How Confidence Affects Sport Performance
Almost anyone who has been involved in sport as an athlete or coach knows that mental skills are key to success. Among the most important factors is confidence, which has been shown to influence performance in a variety of ways. Some people believe that confidence is the single most important psychological factor that differentiates world-class athletes from those who struggle to succeed in their chosen sport. Others think that confidence is just one piece of the puzzle, along with training hard, sleeping well, recovering adequately, imagining successful performances and using positive self-talk.
Research on confidence has found that it relates to the self-efficacy beliefs of athletes and that these in turn influence goal setting, motivation, coping strategies, thought patterns (attributions, decision making, style of thinking), and emotions. Self-efficacy is an individual’s belief in their own ability to successfully perform a task and it has been linked with both performance and persistence in the face of challenges.
Athletes with high self-efficacy have the motivation and skills to achieve their goals and are more likely to persist in the face of challenges. One study found that the level of self-efficacy in athletes is more predictive of performance than either actual achievement or the amount of effort exerted. Another study found that self-efficacy correlates with the degree of interdependence in a team sport. In more interdependent sports, like football and hockey, self-efficacy correlates with team efficacy while in less interdependent sports, such as golf and bowling, self-efficacy correlates with performance.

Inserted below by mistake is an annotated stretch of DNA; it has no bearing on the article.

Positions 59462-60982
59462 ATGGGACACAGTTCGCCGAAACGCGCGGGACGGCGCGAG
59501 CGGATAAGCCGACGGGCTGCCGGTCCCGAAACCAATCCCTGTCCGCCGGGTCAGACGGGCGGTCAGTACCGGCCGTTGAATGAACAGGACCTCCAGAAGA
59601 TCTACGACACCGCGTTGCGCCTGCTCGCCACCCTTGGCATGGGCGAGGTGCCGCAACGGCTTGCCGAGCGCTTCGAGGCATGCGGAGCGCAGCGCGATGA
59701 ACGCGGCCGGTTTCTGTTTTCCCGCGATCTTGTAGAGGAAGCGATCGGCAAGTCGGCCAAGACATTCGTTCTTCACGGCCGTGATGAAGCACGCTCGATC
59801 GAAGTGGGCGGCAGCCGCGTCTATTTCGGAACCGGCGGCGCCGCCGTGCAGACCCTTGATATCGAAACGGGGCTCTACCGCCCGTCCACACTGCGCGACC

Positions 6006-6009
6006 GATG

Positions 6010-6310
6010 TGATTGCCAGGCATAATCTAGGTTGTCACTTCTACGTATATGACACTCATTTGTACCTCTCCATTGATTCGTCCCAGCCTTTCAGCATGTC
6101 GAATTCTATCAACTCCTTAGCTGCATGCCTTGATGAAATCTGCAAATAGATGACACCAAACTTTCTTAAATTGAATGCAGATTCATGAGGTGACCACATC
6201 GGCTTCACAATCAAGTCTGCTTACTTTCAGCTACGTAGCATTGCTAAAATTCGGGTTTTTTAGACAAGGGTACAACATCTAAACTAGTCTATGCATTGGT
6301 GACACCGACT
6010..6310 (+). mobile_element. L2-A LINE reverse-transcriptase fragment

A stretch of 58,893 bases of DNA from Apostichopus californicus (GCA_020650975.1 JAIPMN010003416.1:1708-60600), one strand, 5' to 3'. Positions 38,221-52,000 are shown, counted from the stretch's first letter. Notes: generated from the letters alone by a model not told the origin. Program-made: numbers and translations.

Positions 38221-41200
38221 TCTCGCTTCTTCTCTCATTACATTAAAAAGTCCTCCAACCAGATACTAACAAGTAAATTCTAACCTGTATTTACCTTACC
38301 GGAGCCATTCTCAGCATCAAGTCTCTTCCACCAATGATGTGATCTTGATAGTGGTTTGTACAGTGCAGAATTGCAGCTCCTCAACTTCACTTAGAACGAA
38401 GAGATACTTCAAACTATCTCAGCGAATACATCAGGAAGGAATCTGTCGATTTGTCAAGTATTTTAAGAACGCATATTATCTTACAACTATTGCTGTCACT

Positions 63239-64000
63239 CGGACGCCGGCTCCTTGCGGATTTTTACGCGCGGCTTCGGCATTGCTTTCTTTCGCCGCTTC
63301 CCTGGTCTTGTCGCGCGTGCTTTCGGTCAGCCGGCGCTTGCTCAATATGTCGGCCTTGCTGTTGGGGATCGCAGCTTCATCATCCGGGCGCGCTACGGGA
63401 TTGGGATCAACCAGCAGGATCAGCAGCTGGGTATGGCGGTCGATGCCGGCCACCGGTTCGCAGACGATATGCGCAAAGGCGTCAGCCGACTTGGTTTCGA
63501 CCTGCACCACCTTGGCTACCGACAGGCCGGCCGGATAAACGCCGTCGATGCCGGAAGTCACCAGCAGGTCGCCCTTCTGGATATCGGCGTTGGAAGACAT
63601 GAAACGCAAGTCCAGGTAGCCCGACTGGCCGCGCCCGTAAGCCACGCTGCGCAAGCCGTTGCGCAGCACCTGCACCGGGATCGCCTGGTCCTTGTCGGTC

In addition to having the necessary skills and motivation, sport-related confidence also requires a sense of control over sporting outcomes. Some people are better at controlling their results than others, and this may reflect the way in which they have learned to cope with their sport-related confidence over time. Self-control is the ability to regulate emotional and cognitive responses, and can be enhanced by practice, training and a supportive environment.
The most effective methods of enhancing self-control in sport appear to be related to mindfulness and gratitude training, both of which can help with the regulation of adversity and setbacks in adaptive and healthy ways. In one study, a brief self-compassion intervention was shown to improve performance in female athletes by decreasing their rumination and negative evaluations following a bad performance.
Moreover, there is growing interest in exploring the role of self-compassion in sport as an approach to coping with and managing adversity. Athletes are often faced with adversity in the form of injuries, loss of fitness, and disappointing performances, which can be particularly difficult to deal with when outside support is limited or unavailable.
When working with athletes, consider incorporating a one-week sport self-compassion intervention. This has been shown to be an effective approach for women athletes and could easily be modified to incorporate a male sample. In this intervention, athletes write about a recalled emotionally challenging experience in their sport and then use an online tool to keep track of green and red beads. They add a green bead to their electronic journal each time they engage in positive self-talk or affirmation and a red bead when they are engaging in rumination or self-criticism.